The new owner is likely to be a billionaire. Why should taxpayers with a median household income of $54,000 be compelled to give a new stadium to a billionaire who will keep all profit the facility generates? As happened, say, with billionaire Paul Allen and CenturyLink Field, where the defending champion Seahawks perform. There, Washington state taxpayers were compelled to foot the cost, and Allen keeps nearly all the profit.
Right now, political pressure is building for a taxpayer-funded new stadium as part of the franchise sale. Roger Goodell has lobbied Cuomo and U.S. Sen. Charles Schumer to compel taxpayers to provide a new stadium for the Bills. The NFL takes in only $10 billion a year and enjoys federal tax and property tax exemptions -- it couldn't possibly afford to pay! Goodell pays himself only $44.2 million a year for running a "nonprofit" -- Goodell couldn't possibly be expected to reduce his personal windfall to help finance a stadium!
Worried he will take the blame if the Bills move -- and needing to divert attention from his considerable ethical problems -- Cuomo now says the state "would be interested" in funding a new stadium if that kept the Bills in Buffalo. That is easy for the governor to say, since taxpayers, not him, will be the ones handed the invoice. How could a huge subsidy for the super-profitable NFL be justified when the state is cutting funding from public schools? (Look up "Gap Elimination Adjustment.") But from Cuomo's standpoint, he might get to make a dramatic announcement claiming a subsidized stadium would generate thousands of jobs, then be out of office before the red ink begins to flow.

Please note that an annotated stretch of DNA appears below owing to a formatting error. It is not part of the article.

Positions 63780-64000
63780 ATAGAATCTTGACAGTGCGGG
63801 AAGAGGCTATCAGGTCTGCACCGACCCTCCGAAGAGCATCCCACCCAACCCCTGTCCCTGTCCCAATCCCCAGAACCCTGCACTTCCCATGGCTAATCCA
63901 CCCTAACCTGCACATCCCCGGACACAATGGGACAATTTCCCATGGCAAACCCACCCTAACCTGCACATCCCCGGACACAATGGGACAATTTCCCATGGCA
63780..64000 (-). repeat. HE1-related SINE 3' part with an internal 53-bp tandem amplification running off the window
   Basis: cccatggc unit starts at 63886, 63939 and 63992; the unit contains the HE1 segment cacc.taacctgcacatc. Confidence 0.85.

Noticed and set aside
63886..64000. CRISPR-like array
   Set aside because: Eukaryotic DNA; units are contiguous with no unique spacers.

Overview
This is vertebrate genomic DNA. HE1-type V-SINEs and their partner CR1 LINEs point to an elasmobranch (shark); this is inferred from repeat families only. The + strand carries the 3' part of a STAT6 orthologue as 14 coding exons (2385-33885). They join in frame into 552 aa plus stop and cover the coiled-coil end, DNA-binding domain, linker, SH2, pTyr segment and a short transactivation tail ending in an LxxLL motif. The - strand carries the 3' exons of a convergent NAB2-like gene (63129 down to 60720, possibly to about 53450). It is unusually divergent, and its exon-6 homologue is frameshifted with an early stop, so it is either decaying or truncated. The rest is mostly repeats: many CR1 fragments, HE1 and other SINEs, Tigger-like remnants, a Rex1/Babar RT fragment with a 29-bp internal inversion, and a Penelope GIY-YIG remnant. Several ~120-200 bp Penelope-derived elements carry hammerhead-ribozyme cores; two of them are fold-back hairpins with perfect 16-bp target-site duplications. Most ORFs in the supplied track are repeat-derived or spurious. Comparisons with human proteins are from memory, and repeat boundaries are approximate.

Judith Grant Long, an urban planning professor at Harvard, has shown that about 70 percent of the cost of building and operating NFL stadia has been paid by taxpayers -- many not even sports fans. About 95 percent of the revenue the stadia generate is kept by team owners. It's a deeply disturbing arrangement. Andrew Zimbalist, an economist at Smith College, has shown that NFL investments never generate the promised job totals or local economic activity. If there's public money to spend in Buffalo, investments in infrastructure -- schools, transportation, a replacement for the dilapidated Peace Bridge, improving Delaware Park -- would have more of an economic multiplier effect than an NFL field.
This said, if there is one city where public investment in an NFL stadium might be justified, it's Buffalo. Should Atlanta or Miami lose its NFL team, that would be a shame, but these cities would still have strong economies. Should Buffalo lose the Bills, this could be perceived as the "last one turns out the lights" moment, reducing the odds of a Buffalo urban recovery.
Public investment in an NFL stadium might be justified only if the facility is located downtown. The Buffalo News reports that 15 sites are under consideration for a new stadium. Two are in Toronto. Several are suburban, including an abandoned shopping mall property an hour's drive from the city. One is near Niagara Falls, where the tourist activity is on the Canadian side, not the American side. One is on the Buffalo Outer Harbor, which is cut off from downtown by a freeway and doesn't contribute to the pulse of urban life. Only downtown locations should be considered if public funds are spent.